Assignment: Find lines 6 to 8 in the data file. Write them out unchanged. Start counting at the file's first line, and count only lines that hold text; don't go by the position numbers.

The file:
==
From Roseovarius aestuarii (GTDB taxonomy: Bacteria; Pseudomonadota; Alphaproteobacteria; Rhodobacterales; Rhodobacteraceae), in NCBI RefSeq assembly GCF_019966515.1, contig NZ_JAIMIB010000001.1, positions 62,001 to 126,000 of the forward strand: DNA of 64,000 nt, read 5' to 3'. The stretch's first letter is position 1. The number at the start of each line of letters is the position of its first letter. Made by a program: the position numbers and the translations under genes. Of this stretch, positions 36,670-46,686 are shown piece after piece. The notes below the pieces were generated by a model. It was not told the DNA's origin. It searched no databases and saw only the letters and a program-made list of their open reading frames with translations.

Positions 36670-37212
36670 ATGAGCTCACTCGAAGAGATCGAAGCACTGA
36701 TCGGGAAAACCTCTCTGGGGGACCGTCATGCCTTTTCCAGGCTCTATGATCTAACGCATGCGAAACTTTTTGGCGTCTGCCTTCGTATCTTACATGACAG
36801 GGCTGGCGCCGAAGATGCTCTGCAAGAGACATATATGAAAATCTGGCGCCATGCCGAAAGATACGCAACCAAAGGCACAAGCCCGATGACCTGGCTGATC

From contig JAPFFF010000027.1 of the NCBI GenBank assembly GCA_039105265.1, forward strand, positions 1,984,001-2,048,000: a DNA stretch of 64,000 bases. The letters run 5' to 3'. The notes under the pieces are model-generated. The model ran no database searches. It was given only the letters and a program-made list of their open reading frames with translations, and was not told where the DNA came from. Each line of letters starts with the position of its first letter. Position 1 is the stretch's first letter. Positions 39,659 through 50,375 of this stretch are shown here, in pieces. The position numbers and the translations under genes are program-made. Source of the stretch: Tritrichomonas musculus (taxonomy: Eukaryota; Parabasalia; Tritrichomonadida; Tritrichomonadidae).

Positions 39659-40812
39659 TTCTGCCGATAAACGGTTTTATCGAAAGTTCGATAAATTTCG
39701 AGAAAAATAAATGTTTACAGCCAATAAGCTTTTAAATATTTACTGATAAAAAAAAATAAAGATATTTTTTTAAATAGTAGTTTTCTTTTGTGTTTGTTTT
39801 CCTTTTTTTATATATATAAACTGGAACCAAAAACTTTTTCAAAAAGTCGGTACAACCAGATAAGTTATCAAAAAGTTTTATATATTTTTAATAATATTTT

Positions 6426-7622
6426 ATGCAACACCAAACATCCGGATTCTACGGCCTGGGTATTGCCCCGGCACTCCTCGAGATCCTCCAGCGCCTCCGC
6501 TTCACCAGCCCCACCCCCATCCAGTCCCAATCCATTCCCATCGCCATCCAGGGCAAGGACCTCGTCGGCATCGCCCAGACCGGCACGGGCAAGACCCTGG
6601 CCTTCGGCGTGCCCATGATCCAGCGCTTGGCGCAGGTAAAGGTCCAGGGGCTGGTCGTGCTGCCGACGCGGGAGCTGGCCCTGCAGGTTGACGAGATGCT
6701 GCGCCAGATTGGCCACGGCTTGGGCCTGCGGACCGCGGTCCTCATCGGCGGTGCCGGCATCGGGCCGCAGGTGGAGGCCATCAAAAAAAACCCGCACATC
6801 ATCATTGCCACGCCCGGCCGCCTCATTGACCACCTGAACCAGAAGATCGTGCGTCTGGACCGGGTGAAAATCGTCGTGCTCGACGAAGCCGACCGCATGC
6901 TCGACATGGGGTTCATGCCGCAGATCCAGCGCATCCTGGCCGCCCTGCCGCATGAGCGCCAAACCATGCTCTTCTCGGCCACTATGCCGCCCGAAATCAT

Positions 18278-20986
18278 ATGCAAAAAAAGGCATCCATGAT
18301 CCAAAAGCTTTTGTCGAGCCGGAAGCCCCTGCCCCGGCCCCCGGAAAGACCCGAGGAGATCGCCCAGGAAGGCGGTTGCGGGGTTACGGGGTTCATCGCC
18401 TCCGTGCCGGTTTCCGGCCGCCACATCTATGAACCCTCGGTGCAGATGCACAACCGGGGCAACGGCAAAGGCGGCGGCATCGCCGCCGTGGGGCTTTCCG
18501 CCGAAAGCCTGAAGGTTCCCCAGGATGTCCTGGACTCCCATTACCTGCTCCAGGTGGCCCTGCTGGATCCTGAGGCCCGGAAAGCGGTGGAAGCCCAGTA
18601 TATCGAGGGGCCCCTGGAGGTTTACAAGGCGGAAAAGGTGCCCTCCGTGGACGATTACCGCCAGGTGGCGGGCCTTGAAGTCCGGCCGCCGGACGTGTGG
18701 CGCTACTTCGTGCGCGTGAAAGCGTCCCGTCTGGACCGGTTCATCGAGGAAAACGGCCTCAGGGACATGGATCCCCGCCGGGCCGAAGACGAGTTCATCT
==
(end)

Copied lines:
From contig JAPFFF010000027.1 of the NCBI GenBank assembly GCA_039105265.1, forward strand, positions 1,984,001-2,048,000: a DNA stretch of 64,000 bases. The letters run 5' to 3'. The notes under the pieces are model-generated. The model ran no database searches. It was given only the letters and a program-made list of their open reading frames with translations, and was not told where the DNA came from. Each line of letters starts with the position of its first letter. Position 1 is the stretch's first letter. Positions 39,659 through 50,375 of this stretch are shown here, in pieces. The position numbers and the translations under genes are program-made. Source of the stretch: Tritrichomonas musculus (taxonomy: Eukaryota; Parabasalia; Tritrichomonadida; Tritrichomonadidae).

Positions 39659-40812
39659 TTCTGCCGATAAACGGTTTTATCGAAAGTTCGATAAATTTCG